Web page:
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Maine Windjammer | Sailing the Penobscot Bay

Maine Windjammer | Sailing the Penobscot Bay
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maine windjammer

Photo/Art by Carl Tremblay
The schooner Lewis R. French at sail.

We board the schooner American Eagle in the late-summer darkness, the last of the 26 passengers to arrive for the four-day Penobscot Bay cruise that will set sail in the morning. Captain John Foss welcomes us. His pride in this ship that his hands transformed from a worn-out fishing schooner to a jewel of the Maine Windjammer Fleet is obvious after only a brief tour en route to our cabin.

In the morning I learn the first truth about windjammers: There may be no finer way to snap awake than to the sight of sunlight on the water, gulls wheeling by, lobster boats chugging to their harvest. We hoist the sails together, nearly everyone grabbing line and heaving to; with the sails snapping, we skim out of the harbor, past Owl’s Head Light, heading to wherever the wind—and Captain John’s whims—take us. “The best cruise is one with no itinerary,” he says.

Most of the people aboard have sailed the American Eagle before. They book the same week each year, like migratory birds returning to the nest. This nest comes with fresh-baked breads, pies, chowders, and stews enjoyed on deck with the sun on your face, and an all-you-can-eat lobster bake on a deserted beach.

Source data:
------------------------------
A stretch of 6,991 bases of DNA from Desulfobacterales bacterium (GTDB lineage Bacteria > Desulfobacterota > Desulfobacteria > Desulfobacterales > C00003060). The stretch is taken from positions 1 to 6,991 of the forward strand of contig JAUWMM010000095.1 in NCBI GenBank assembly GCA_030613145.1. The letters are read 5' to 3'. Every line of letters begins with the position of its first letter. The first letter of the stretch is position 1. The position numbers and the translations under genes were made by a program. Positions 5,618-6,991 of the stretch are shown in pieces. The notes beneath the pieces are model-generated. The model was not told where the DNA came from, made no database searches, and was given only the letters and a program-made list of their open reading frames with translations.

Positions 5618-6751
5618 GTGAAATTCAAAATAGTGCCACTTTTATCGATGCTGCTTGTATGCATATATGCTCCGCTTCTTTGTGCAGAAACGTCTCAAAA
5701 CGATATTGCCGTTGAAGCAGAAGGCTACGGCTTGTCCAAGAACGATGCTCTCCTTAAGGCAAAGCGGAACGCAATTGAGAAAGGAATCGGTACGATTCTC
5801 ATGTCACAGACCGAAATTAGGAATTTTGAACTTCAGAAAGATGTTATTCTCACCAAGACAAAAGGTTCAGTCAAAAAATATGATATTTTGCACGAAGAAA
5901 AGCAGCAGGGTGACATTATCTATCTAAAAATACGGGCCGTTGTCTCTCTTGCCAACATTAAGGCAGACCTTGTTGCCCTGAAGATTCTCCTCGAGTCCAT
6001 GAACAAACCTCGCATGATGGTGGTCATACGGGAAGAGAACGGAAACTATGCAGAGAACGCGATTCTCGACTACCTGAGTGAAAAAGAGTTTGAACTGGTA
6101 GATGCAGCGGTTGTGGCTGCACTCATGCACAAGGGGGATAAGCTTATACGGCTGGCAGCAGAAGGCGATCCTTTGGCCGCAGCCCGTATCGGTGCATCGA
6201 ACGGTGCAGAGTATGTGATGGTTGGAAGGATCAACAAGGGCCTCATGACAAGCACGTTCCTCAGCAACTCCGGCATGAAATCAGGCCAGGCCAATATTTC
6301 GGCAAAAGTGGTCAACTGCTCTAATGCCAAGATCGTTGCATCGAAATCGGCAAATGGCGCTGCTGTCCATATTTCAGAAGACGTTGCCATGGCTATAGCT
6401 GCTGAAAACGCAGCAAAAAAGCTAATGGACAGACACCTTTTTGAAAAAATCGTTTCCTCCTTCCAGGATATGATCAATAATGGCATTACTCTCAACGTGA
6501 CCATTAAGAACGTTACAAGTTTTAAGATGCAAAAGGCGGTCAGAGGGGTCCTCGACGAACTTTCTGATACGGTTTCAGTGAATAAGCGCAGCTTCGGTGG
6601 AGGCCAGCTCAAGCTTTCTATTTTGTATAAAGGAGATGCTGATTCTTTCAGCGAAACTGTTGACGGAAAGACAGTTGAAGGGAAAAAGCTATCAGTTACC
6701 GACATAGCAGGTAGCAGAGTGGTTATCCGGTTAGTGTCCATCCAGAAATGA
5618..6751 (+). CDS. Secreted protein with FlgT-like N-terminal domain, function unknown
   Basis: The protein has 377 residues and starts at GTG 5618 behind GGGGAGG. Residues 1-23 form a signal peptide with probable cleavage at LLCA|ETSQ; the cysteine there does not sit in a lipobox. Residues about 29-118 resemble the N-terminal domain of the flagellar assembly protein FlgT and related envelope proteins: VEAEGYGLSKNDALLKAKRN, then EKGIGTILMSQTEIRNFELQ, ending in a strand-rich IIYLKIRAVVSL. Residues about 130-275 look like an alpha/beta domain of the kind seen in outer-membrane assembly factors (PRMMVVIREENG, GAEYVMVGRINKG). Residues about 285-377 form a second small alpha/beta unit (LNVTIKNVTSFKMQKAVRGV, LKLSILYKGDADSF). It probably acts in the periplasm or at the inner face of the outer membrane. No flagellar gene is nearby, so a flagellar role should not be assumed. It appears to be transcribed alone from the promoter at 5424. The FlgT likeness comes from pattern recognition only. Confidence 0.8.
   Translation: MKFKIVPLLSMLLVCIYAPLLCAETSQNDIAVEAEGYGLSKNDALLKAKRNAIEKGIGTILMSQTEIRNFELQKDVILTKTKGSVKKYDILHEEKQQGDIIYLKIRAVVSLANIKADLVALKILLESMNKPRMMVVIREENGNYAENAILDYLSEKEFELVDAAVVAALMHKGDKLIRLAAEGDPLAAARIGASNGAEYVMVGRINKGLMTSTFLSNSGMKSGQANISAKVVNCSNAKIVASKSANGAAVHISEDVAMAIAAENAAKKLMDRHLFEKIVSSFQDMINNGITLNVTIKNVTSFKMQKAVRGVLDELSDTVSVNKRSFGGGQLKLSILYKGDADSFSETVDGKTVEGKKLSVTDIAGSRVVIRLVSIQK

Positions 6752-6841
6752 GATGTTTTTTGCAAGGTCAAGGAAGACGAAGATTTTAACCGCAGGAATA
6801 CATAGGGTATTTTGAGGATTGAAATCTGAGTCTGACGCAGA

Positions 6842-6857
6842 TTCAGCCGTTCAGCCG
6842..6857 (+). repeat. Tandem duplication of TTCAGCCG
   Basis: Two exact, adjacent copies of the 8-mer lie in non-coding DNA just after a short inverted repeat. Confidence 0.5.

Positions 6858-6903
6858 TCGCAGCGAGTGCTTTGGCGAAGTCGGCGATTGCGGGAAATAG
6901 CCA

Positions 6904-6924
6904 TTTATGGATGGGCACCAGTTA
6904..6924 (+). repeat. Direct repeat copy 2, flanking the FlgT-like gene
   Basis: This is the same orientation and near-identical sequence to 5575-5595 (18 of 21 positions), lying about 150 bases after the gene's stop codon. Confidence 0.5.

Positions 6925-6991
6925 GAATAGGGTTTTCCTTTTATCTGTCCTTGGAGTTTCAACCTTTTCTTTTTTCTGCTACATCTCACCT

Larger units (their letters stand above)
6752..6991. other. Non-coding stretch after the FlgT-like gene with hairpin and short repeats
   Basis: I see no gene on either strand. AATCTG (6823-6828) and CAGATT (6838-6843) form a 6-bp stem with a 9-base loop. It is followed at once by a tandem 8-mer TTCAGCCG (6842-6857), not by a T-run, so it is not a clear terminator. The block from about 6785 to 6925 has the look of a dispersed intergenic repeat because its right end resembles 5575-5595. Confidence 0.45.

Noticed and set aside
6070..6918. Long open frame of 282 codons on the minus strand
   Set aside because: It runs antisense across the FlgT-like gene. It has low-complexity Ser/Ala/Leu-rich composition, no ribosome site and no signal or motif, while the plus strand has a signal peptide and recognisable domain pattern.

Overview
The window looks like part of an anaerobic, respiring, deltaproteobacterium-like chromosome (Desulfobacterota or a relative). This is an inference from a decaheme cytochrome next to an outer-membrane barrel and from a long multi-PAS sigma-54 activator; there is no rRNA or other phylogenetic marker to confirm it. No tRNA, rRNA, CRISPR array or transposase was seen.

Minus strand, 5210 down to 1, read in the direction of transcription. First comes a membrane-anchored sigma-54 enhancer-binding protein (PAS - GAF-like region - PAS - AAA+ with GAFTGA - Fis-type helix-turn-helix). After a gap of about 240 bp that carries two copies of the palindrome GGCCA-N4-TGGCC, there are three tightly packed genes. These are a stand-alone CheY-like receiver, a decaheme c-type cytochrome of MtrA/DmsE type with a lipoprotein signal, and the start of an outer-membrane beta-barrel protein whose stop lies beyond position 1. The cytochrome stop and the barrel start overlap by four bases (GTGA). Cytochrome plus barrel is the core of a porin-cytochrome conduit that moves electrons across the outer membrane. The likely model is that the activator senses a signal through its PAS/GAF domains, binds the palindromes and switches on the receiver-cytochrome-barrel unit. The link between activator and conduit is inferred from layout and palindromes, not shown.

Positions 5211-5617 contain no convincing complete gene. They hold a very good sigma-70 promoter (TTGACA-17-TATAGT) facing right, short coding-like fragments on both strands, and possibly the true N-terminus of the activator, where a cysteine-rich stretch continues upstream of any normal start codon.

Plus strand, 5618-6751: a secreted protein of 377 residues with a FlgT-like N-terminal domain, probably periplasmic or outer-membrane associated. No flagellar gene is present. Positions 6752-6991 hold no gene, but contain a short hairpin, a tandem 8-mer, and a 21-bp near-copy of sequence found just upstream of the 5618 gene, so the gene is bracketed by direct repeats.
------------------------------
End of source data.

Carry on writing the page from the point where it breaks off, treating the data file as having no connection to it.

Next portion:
Each day we row ashore in a dinghy. The pulling of oars feels as good as a massage, and we stroll along pebbled beaches and narrow island paths, or sit outside cafés in harbor villages whose white-painted houses appear as crisp as the breeze. At night everyone talks softly as though hushed by the blazing stars, the way you speak around a campfire. The dark settles like a blanket. We wait for Captain John to retire to the galley and read aloud to his passengers by lantern light.

On our last day we anchor off Lasell Island. I’ve seen sunsets in South America, in Florida, in the Caribbean, but I’ve never seen a twilight descend like this one. As the colors deepen, everyone grows silent.

Which leads to the second truth: In the days that follow a schooner trip, the irritations of the tiny cabins and the snores of neighbors all fade. The scent of morning at sea, the incessant splashing of water, and the dazzling light of the sun setting behind Lasell Island remain. You’ll return.

Please Note: This article was accurate at the time of publication. When planning a trip, please confirm details by directly contacting any company or establishment you intend to visit.

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Mel Allen

Author:

Mel Allen

Biography:

Mel is the fifth editor of Yankee Magazine since its beginning in 1935. His career at Yankee spans more than three decades, during which he has edited and written for every section of the magazine, including home, food, and travel. In his pursuit of stories, he has raced a sled dog team, crawled into the dens of black bears, fished with the legendary Ted Williams, picked potatoes in Aroostook County, and stood beneath a battleship before it was launched. Mel teaches magazine writing at the University of Massachusetts-Amherst and is author of A Coach’s Letter to His Son. His column, “Here in New England,” is a 2012 National City and Regional Magazine Awards Finalist for the category Column.
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